Welshpool dog ban: Council in fouling clampdown

Dog fouling bin Plans are to make five playgrounds and the town playing fields dog-free zones

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Dogs have been banned from many public areas in Welshpool because owners are failing to clean up after their pets, say councillors.

Welshpool Town Council has made playgrounds and sports fields dog-free zones in the clampdown on fouling.

The council has said the problem has persisted despite warnings and campaigns, and CCTV to target the culprits.

People found in prohibited areas with their pets could now face prosecution.

Town councillors voted to introduce the dog control order at a meeting on Wednesday night.

WELSHPOOL'S DOG BAN AREAS

  • All children's playgrounds
  • The Memorial Gardens
  • The skateboard park
  • Maes-y-dre sports fields
  • Dol-y-Felin grounds
  • Brookfield Road football pitch
  • Dogs on leads are allowed on the Country Park
  • Source: Welshpool Town Council

The council said dog mess was the "number one issue" for many residents.

It has asked town clerk Robert Robinson to establish a working group, which will include dog walkers and a vet, to work out a programme of education for owners. There are also plans for a dog charter.

Coun John Morgan, chairman of the finance and strategy committee which recommended the dog ban order to the full council, said: "A lot of residents and the council were concerned about the amount of fouling.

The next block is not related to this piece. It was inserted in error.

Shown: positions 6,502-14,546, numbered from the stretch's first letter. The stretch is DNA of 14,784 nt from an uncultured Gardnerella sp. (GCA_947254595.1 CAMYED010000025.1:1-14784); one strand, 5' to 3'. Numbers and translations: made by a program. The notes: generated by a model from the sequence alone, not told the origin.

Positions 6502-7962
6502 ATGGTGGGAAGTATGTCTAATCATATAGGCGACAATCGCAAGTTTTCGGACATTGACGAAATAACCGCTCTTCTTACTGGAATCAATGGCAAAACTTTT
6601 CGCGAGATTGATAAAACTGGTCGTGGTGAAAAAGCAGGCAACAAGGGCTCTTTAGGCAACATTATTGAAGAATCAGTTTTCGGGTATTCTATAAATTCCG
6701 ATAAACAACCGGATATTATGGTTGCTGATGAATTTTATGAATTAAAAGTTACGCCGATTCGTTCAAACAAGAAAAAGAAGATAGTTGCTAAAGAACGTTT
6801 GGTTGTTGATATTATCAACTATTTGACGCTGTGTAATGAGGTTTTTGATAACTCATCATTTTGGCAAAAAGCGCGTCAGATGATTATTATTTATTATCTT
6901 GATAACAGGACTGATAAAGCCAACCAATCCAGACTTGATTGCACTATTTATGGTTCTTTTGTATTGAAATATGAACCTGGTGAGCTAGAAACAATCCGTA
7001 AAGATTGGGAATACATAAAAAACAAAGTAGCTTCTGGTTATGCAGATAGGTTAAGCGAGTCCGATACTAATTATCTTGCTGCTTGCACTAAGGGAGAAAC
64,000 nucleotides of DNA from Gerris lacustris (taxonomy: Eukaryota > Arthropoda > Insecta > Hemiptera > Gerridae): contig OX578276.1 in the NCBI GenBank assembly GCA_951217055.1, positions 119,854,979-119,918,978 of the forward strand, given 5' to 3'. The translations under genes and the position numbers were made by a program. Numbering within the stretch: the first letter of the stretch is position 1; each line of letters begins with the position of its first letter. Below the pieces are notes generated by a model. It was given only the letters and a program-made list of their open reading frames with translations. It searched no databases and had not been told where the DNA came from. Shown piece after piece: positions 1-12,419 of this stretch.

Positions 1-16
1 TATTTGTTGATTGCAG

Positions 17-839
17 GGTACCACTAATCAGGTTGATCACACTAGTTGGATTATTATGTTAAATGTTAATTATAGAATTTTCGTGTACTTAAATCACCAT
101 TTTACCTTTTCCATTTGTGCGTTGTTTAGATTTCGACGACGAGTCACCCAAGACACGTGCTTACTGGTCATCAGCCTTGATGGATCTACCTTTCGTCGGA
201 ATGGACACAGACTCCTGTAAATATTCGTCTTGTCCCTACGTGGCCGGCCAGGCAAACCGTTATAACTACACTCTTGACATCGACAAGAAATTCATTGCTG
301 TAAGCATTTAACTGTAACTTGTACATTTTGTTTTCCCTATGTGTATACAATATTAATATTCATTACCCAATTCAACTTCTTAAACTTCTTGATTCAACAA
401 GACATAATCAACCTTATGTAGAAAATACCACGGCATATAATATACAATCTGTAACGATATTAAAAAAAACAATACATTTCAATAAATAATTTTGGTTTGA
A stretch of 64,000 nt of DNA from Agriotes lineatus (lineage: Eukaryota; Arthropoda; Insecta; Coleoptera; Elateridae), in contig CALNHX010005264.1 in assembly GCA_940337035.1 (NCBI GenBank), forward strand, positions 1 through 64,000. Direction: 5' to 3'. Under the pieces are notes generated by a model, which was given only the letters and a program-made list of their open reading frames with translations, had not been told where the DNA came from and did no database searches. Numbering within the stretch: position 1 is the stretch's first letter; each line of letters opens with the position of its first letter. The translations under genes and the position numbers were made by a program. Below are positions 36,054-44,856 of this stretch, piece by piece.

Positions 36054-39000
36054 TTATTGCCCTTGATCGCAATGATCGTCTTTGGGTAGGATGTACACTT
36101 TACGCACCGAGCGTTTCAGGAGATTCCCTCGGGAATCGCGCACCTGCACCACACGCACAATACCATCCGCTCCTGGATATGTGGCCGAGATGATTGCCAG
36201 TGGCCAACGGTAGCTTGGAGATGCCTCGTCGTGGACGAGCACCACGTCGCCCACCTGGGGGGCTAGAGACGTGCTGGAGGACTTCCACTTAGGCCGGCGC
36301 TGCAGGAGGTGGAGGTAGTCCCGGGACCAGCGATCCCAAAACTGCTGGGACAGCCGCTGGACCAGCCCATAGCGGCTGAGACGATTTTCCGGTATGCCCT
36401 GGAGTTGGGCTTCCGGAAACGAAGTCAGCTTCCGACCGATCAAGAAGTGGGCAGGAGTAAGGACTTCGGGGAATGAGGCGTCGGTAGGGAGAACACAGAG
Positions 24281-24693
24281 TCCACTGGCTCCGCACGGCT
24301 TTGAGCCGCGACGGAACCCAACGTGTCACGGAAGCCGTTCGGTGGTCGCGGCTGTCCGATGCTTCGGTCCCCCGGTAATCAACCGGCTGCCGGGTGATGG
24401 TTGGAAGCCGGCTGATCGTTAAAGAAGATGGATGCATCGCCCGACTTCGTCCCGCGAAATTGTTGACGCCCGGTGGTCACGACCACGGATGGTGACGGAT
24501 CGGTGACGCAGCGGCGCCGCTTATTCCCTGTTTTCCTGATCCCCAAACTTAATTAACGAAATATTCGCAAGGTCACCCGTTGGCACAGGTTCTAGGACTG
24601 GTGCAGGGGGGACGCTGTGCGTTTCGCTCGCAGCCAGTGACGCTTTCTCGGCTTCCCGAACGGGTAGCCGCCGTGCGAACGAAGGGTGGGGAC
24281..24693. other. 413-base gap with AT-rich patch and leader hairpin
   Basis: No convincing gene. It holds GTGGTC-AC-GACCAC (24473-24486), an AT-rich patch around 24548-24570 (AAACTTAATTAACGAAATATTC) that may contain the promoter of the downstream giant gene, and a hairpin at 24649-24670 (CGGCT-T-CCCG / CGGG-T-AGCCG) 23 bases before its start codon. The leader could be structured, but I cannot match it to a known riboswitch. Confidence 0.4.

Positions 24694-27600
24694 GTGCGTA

"The number one issue for electors was dog fouling, so we felt we had to do something about it."

Dogs on leads will be allowed in the new Country Park which opens in Welshpool in the summer, and they will be allowed on land in Brookfield Road, but not on the football pitch in the area.

'Named and shamed'

Powys council said in January that Welshpool Town Council did not need authority from it or the Welsh government to issue the dog control order.

Last year Football Association of Wales Trust development officer Tim Broome said dog owners who allowed their pets to foul on sports pitches should be named and shamed.

Mr Broome said some pitches had to be cleared of mess before youth teams could play.

His comments followed complaints by Powys sports clubs who said dog fouling was a growing problem in towns like Welshpool and Newtown.

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